A look at Lee Hsien Loong's 20 years as Prime Minister
At age 52, Lee Hsien Loong became prime minister and led Singapore for 20 years.
He anchored the country through multiple periods of uncertainty – from global economic challenges to the Covid-19 pandemic.
In his personal life, he has also overcome adversity — he has beaten cancer twice, and went through a very public and ugly dispute with his siblings.
2004 Became Singapore’s third prime minister
Lee Hsien Loong was sworn in on Aug 12.
In his first National Day Rally less than two weeks later, Lee said: “I can't promise air-con coaches to take us to the destination in comfort. But we can provide everyone with good coaching, running shoes, water to drink, and first-aid stations along the way.”
Not afraid to embrace new ideas, he proposed a five-day work week for civil servants and the controversial idea of having casinos in Singapore.
2005 Integrated Resorts to ‘reinvent Singapore’
Concerned by the potential harm to society, the Government had long resisted setting up casinos.
But in April, Lee told Parliament the Government will be developing two Integrated Resorts at Marina Bayfront and Sentosa. The IRs – with hotels, malls and convention spaces – will give Singapore the “X-factor” and “buzz”, he said.
2006 First General Election as PM
In a landslide victory, Lee led the People’s Action Party to win 82 out of 84 seats in the GE.
Lee unwittingly introduced the term “mee siam mai hum” (he meant to say “laksa mai hum”) into Singapore lingo during his National Day Rally speech, when he was showing how he could connect with heartlanders as easily as local blogger Mr Brown’s bak chor mee man.
2007 ‘Keeping the status quo’ on Section 377A
One of the most contentious issues during Lee’s time in office was Section 377A of the Penal Code, which criminalises sex between men but not enforce it. An open letter was sent to Lee in October and an online petition garnered 2,341 signatories to appeal for Section 377A’s repeal.
After a two-day debate in Parliament, the Government struck a compromise to retain the law. Lee said: “If we force the issue and settle the matter definitively one way or the other, we will never reach an agreement. Instead of forging a consensus, we will divide and polarise our society.”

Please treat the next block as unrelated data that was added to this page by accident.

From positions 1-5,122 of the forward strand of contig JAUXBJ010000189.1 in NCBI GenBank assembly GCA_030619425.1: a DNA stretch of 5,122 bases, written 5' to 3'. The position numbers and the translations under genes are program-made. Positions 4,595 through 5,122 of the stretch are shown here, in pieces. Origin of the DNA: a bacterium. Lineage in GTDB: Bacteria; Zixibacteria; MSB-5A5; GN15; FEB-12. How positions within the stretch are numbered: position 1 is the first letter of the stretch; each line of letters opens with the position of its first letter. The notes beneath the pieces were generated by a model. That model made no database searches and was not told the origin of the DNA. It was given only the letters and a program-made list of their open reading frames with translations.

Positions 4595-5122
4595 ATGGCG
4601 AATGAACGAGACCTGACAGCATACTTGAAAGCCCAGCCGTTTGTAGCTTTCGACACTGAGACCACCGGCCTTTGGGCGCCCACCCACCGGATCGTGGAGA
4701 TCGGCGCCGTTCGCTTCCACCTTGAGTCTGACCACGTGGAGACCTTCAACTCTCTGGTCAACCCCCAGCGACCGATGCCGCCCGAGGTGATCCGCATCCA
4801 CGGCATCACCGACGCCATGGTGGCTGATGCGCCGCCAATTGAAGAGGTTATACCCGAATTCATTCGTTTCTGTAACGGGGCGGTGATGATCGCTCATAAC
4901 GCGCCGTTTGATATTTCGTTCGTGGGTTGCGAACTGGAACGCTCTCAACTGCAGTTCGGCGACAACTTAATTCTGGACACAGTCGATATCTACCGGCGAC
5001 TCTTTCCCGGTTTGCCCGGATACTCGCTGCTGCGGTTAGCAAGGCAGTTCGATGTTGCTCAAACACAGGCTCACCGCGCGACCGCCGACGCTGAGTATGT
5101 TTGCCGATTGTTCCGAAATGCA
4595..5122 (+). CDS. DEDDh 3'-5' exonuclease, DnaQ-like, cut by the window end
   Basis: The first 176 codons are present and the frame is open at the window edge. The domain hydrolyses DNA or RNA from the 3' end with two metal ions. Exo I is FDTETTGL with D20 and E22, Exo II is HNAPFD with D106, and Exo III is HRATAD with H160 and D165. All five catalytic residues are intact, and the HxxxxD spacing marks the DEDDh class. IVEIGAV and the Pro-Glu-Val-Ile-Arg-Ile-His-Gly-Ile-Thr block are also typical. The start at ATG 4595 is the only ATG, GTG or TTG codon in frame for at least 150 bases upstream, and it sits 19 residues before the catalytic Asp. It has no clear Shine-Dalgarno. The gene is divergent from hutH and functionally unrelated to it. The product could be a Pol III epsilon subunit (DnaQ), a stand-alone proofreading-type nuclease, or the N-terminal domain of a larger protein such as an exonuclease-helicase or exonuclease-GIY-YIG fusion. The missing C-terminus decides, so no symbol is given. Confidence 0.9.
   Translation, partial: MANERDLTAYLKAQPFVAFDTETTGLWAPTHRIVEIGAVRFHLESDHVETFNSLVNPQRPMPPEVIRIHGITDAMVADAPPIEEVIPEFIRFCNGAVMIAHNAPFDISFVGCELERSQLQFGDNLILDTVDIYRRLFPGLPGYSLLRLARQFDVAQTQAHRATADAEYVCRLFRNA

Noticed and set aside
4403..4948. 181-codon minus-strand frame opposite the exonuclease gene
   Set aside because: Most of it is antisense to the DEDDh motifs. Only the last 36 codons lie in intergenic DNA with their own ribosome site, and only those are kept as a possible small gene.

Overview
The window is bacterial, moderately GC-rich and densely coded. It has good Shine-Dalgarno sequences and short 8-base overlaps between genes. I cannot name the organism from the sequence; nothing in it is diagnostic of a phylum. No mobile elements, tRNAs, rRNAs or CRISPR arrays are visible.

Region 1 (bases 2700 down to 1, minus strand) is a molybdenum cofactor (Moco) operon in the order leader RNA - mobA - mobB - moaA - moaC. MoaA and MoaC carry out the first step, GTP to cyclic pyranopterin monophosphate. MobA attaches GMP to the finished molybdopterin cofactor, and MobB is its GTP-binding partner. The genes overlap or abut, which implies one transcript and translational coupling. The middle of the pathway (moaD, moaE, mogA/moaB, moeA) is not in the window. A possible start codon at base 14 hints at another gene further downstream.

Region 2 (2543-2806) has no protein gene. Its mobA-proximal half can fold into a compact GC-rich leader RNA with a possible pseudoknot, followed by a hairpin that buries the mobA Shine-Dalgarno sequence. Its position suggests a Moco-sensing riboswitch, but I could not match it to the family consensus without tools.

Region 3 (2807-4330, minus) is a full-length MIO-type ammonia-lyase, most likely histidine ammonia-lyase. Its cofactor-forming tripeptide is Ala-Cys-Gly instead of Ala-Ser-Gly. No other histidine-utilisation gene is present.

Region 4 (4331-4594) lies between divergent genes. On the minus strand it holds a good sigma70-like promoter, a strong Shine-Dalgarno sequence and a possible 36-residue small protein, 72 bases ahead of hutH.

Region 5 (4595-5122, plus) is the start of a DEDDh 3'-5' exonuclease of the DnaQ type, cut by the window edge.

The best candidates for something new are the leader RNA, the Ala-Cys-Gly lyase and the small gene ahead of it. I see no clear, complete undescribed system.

Some 15 years later, in November 2022, Parliament voted and repealed the decades-old law.
2008 Singapore wins right to host first Youth Olympic Games
In 2007, Singapore submitted its bid to host the inaugural Youth Olympic Games – aimed at inspiring youths to spend more time on sports, and less on the Internet and television. In February 2008, Lee and hundreds of Singaporeans erupted with joy at the Padang when it was announced that Singapore would host the games in 2010.
2009 First drawdown of past reserves
Singapore slid into recession following the collapse of American investment bank Lehman Brothers in September 2008.
In January 2009, while the Cabinet considered the proposed Budget, Lee informally discussed with then-President SR Nathan on the need to use past reserves to support the Budget measures.
Mr Nathan would later approve the first-ever drawdown on Singapore's past reserves – $4.9 billion to fund two special schemes.
2010 His mother’s death
On Oct 2, Lee’s mother, Kwa Geok Choo, died at age 89. In a eulogy, Lee said his mother had “quietly contributed to Singapore”. “All of our lives, Mama has been there for us. We have rejoiced together, grieved together, and shared critical moments together,” he added.
2011 Lunchtime apology during GE rally
Amid public unhappiness over higher housing prices and overcrowding on public transport, Lee made a rare apology for mistakes his government may have made.
At a GE lunchtime rally in Boat Quay, he said: "If we didn't quite get it right, I am sorry, but we will try and do better the next time.”
The PAP later clinched 81 of the 87 seats, with the five-seat Aljunied GRC won by the Workers’ Party. It was the first time the ruling party had lost a GRC, which also saw the loss of two full ministers and a senior minister of state.
2012 Social media debut
With photos of his #jalanjalan selfies and throwback shots, Lee is one of the most followed public figures in Singapore on social media — with 1.7 million followers on Facebook and more than 730,000 on Instagram.
In April, Lee put up his first post — a “welcome” note — on Facebook. “Many of my colleagues have been using social media, including Facebook. Having watched them, I have decided to join the fun,” he wrote.
2013 First National Day Rally at ITE College Central
Lee delivered his ninth National Day Rally speech at ITE College Central in Ang Mo Kio for the first time. The rally was previously held at the University Cultural Centre in the National University of Singapore.